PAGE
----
It’s no secret that physical shops and stores are finding the current retail climate difficult.

Competition has always played a part, that’s nothing new – but, the challenge these days is the increasing number of online buying opportunities added to the pot. We’re not jumping on the bandwagon of saying ‘the high street is dead’ in fact quite the opposite. We definitely don’t think it’s dead. It does however, require a different approach.

We’ve commented in a previous blog about how those that are winning the battle for customers, are those retail outlets that are using technical innovation to carve their own unique path forward. Businesses that are choosing to ‘keep doing what we’ve always done’ are the ones that are and will continue to find it more difficult.

Consumers are seeking phenomenal experiences. Successful companies recognise that experiences rise above everything else.”

Shantanu Narayen, Adobe’s CEO

Retailers that are stepping beyond stocking shelves and waiting for custom to walk through the door, are delivering a memorable experience to their customers – winning hearts and minds. By reshaping their outlets into places where visitors receive communications that designed specifically for them.

Consumer demographic and behaviour information and analytics are king in this situation. Sourcing this information has been, up until now, rather hit and miss. A mix of point of sale data, customer feedback, anecdotal evidence and some guesswork thrown in the mix.

Change is here

Many businesses are now very familiar with the use of Google style analytics of their website performance and the insights that gives them about their website visitor behaviour.

A very popular way for retailers to communicate with their customers is through their in-store digital signage network. It’s proven to uplift instore sales.

Consider combing the forces of these two elements – your digital signage and analytics. What could be done with that information?

By the relatively straightforward installation of some analytical technology, retailers can gain footfall, behaviour, demographic, gender and age band information all of which provide valuable insights into your customers interaction and habits. Link that to your digital signage and your POS information and you have a powerful tool with which to shape your future business strategic decisions.

Imagine, being able to identify a visitor to your store as say a female in her 20’s and then be able to display digital signage content appropriate for her.

Where certain types of content have proven to drive higher revenue, a retailer could make quick decisions to expand the use of this content or conversely withdraw it if the opposite were true.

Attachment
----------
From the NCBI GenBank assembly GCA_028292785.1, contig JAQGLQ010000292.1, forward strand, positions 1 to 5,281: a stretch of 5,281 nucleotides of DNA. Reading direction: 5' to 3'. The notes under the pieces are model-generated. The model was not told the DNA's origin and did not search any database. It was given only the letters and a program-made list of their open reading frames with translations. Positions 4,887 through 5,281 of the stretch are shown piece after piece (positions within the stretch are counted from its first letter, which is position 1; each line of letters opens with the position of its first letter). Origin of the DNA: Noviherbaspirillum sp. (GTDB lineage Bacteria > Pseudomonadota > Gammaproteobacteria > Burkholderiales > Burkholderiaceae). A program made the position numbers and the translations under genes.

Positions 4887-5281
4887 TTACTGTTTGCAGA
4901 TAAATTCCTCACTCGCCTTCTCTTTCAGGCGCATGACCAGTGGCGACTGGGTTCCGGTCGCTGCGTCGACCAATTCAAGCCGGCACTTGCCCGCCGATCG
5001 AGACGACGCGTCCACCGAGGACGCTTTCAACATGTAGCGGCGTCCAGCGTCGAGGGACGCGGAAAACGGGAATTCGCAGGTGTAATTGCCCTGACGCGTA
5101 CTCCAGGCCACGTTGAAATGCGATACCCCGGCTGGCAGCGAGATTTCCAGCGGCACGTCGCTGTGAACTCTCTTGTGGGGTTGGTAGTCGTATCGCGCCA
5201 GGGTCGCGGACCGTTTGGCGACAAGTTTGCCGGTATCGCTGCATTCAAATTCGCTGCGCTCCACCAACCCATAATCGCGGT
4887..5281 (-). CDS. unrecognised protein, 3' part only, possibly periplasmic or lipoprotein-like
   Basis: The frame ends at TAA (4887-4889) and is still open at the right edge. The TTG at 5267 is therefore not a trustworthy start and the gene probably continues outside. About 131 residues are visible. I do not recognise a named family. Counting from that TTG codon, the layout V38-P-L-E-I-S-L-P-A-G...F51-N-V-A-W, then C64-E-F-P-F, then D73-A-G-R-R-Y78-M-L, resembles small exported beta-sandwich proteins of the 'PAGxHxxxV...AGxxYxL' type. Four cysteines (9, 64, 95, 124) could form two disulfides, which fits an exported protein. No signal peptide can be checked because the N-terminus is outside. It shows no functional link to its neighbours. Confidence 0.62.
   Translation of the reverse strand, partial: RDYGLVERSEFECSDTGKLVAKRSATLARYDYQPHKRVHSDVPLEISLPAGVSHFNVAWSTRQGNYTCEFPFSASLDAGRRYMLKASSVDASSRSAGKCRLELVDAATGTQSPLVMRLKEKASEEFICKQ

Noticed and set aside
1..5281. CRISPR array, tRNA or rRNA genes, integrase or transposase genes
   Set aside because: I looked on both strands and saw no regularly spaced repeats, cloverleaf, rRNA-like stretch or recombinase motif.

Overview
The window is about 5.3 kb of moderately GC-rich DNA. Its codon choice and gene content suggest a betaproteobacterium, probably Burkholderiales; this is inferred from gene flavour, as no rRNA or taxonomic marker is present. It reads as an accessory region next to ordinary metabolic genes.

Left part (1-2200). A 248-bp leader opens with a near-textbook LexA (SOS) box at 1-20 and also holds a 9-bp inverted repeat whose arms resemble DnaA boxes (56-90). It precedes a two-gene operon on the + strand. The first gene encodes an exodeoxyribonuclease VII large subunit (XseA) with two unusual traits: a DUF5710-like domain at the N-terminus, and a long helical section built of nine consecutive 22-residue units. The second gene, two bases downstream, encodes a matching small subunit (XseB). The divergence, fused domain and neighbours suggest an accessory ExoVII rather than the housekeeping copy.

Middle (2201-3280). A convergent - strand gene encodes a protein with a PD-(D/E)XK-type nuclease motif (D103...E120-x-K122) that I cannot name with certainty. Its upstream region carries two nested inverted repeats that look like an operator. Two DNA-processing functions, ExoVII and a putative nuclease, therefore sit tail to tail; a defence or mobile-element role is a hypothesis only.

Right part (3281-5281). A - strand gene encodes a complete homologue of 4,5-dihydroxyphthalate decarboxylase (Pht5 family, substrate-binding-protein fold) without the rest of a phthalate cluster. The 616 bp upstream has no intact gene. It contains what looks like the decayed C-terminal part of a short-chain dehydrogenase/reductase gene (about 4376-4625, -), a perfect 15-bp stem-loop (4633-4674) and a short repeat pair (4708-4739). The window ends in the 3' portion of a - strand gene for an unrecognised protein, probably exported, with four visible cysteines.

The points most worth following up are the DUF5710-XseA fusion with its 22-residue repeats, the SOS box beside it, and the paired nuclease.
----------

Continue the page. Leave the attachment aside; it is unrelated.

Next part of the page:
This kind of technology has been around for a while, but more recently several platforms have been developed which are particularly good at analysing the data effectively.

Systems use the following techniques to gather business intelligence:

  • Footfall counting instore and outside
  • Heat mapping – analysis of people traffic through your premises
  • IMEI code following
  • Demographic (mood age and gender) profiling
  • Queue management
  • Promotional analysis
  • Visitor dwell times
  • Customer recognition
  • Visitor journey mapping
  • Staff exclusion
  • Security/Anti-theft protection
  • Anonymised data
  • Integration with existing CCTV infrastructure

The data is analysed and presented in a variety of dashboard methods to provide business intelligence or analytical data with which to base future decisions on.

Examples of the reporting data include:

  • How many people are visiting every day, week, month, year?
  • The % of passers by that enter the store
  • % demographics of store visitors
  • How often do your customers return?
  • How long they are staying in store?
  • What is taking their interest
  • What was their journey through the store?
  • How do they respond to demographic targeted marketing?
  • Where are the high footfall and low footfall areas of the building?
  • How do people respond to digital marketing messages?
  • Prediction of queues

All of which can;

  • Improve the customer experience
  • Provide valuable customer insights
  • Provide a bench-marking tool

These systems provide customers with a personalised but anonymous experience. They provide relevant content in real-time, based on the gathered demographic profiling evidence.

The possibilities to use this type of business analytics extends beyond retail into the leisure and commercial world. Visitor intelligence gained in museums, galleries, leisure centres, airports, ferry terminals, educational facilities, tourist attractions, large commercial offices would be an incredibly useful tool in determining strategic decisions.

For further details contact Sanjay Saini or call 03300 419019.